Last Build Date: Fri, 02 Dec 2016 16:09:00 +0000
Thu, 01 Dec 2016 04:00:49 +0000
We tend to think of medicine as a science, but for most of human history it has been scientific-ish at best. In the first episode of a three-part series, we look at the grotesque mistakes produced by centuries of trial-and-error, and ask whether the new era of evidence-based medicine is the solution.
Mon, 28 Nov 2016 04:00:59 +0000
This episode, which we’re calling “Things That Come Out of Your Mouth,” includes stories of marine regurgitation and a group of opera singers that no longer exists. The panelists are novelest Frank Delaney, Columbia University linguist John McWhorter and Mehmet Oz, better known as Dr. Oz.
The post Things That Come Out of Your Mouth: TMSIDK Episode 4 appeared first on Freakonomics.
Fri, 25 Nov 2016 23:30:46 +0000
Season 6, Episode 12 On this week’s episode of Freakonomics Radio, first: we’re not asking that using a public restroom be a pleasant experience, but are there ways to make it less miserable? And then: how did the belt, an organ-squeezing belly tourniquet, become part of our everyday wardrobe — and what other sub-optimal solutions do we […]
Thu, 24 Nov 2016 04:00:21 +0000
The restaurant business model is warped: kitchen wages are too low to hire cooks, while diners are put in charge of paying the waitstaff. So what happens if you eliminate tipping, raise menu prices, and redistribute the wealth? New York restaurant maverick Danny Meyer is about to find out.
Mon, 21 Nov 2016 04:00:12 +0000
During the Great Depression, President Franklin Delano Roosevelt ate a meal that cost less than eight cents. Join medical doctor Zeke Emanuel, former White House chef Sam Kass and author Gretchen Rubin for more facts about food, eating and a surprisingly versatile musical instrument.
Fri, 18 Nov 2016 23:30:20 +0000
Season 6, Episode 11 This week on Freakonomics Radio: What if the thing we call “talent” is grotesquely overrated? And what if deliberate practice is the secret to excellence? Those are the claims of the research psychologist Anders Ericsson, who has been studying the science of expertise for decades. One idea you may have heard […]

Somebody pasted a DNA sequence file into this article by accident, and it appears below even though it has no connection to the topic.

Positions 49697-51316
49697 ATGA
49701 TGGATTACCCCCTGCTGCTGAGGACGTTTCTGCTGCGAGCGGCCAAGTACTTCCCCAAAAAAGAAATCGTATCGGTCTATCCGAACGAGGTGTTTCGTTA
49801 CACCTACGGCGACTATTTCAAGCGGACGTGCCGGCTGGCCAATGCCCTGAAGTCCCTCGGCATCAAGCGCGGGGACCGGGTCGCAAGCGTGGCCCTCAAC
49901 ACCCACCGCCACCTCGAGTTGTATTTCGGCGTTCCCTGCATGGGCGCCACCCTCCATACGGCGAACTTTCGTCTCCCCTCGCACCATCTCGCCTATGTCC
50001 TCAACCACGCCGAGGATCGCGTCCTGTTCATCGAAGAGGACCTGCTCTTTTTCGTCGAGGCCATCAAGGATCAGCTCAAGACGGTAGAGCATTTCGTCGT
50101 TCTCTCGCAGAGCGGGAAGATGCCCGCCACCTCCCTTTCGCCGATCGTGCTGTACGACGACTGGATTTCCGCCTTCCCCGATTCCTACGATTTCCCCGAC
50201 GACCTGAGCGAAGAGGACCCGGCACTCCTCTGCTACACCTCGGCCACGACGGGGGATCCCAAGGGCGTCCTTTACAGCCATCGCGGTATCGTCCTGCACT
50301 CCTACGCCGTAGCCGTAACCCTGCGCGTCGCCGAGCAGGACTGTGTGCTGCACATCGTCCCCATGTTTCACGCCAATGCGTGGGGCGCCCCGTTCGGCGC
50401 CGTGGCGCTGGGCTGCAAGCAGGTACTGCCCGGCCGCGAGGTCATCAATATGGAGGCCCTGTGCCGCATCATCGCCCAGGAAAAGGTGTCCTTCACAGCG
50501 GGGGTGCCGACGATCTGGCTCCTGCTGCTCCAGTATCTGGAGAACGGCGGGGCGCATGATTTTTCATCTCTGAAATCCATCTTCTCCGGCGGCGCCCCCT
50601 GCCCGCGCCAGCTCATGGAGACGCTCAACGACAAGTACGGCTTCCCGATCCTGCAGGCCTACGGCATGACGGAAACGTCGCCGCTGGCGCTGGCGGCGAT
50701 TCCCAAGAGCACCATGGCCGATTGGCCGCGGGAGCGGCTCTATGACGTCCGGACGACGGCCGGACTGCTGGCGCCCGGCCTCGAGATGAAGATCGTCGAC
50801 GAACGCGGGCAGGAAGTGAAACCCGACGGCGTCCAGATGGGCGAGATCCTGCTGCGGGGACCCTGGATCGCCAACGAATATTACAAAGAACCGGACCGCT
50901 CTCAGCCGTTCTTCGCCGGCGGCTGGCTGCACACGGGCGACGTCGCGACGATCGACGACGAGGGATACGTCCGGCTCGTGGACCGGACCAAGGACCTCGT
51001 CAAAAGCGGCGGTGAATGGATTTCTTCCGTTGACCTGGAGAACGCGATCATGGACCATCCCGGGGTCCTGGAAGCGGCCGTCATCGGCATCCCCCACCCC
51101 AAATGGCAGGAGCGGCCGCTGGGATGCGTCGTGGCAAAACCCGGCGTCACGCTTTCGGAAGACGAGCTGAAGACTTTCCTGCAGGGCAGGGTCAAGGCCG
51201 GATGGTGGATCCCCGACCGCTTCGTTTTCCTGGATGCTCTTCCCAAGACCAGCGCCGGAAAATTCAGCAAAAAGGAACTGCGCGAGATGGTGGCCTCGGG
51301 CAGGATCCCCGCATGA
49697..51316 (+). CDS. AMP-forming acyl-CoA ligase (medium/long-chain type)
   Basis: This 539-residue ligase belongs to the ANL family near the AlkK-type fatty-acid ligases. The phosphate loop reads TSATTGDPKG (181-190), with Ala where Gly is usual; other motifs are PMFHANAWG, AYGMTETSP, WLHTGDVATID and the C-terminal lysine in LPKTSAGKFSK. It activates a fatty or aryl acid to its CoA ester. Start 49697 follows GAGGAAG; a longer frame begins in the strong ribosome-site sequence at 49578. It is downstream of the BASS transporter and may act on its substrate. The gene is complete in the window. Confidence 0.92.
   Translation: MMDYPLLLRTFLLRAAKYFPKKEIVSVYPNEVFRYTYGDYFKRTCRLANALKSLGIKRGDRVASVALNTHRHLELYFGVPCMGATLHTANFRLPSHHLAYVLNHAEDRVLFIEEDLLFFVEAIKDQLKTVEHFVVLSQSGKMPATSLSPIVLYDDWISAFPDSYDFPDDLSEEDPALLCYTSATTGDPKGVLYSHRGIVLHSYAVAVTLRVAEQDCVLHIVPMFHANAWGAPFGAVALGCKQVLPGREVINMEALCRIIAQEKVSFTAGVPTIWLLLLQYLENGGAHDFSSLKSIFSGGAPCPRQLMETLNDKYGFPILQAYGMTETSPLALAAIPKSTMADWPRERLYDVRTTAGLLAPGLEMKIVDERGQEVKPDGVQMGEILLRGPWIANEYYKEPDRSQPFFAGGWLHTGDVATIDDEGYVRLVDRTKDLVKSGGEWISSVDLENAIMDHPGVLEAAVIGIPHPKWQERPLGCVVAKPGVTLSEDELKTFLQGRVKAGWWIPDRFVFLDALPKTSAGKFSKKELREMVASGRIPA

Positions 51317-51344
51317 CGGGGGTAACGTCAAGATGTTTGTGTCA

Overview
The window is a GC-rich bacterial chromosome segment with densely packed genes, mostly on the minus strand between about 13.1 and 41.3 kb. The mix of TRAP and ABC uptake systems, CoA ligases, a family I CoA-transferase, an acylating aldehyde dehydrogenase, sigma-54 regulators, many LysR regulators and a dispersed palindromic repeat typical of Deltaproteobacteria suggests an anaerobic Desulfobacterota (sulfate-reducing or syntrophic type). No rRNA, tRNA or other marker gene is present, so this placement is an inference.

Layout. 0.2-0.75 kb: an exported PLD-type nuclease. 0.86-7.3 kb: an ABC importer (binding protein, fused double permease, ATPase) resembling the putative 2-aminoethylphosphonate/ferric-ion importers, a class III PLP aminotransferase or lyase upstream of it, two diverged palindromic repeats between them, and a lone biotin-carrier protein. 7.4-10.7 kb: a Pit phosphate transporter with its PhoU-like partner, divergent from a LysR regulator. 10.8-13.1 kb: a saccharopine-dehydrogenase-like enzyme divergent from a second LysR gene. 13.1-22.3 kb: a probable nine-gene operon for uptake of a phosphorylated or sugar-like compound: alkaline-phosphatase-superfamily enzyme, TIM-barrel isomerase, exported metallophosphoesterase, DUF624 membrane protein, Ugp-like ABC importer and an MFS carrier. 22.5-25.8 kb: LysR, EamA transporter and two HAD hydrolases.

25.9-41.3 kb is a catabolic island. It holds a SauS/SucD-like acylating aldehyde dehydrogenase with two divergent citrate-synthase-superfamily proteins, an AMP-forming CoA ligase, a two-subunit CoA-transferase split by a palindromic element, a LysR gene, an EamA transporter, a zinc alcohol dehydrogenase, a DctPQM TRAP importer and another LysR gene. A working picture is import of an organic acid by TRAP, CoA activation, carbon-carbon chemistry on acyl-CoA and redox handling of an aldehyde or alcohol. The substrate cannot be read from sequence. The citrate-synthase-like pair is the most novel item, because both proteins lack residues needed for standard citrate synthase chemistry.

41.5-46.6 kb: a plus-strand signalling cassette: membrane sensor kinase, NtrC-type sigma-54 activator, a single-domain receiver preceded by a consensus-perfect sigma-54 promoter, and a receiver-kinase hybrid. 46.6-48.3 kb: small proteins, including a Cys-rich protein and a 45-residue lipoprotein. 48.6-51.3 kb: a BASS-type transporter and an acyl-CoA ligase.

Thu, 17 Nov 2016 04:00:10 +0000
Some of our most important decisions are shaped by something as random as the order in which we make them. The gambler’s fallacy, as it's known, affects loan officers, federal judges — and probably you too. How to avoid it? The first step is to admit just how fallible we all are.
Mon, 14 Nov 2016 00:00:55 +0000
Did you know the army once tried to replace its mules with camels? Join author Simon Winchester, social-media scholar danah boyd and comedian Chris Gethard for more tales from the natural world, including marine animals that will either live forever or kill you (or both), as well as the wonders of poop soup.
Fri, 11 Nov 2016 23:30:40 +0000
Season 6, Episode 10 When you take a sip of Cabernet, what are you tasting? The grape? The tannins? The oak barrel? Or the price? Believe it or not, the most dominant flavor may be the dollars. Thanks to the work of some intrepid and wine-obsessed economists (yes, there is an American Association of Wine […]
Thu, 10 Nov 2016 05:00:12 +0000
Societies where people trust one another are healthier and wealthier. In the U.S. (and the U.K. and elsewhere), social trust has been falling for decades -- in part because our populations are more diverse. What can we do to fix it?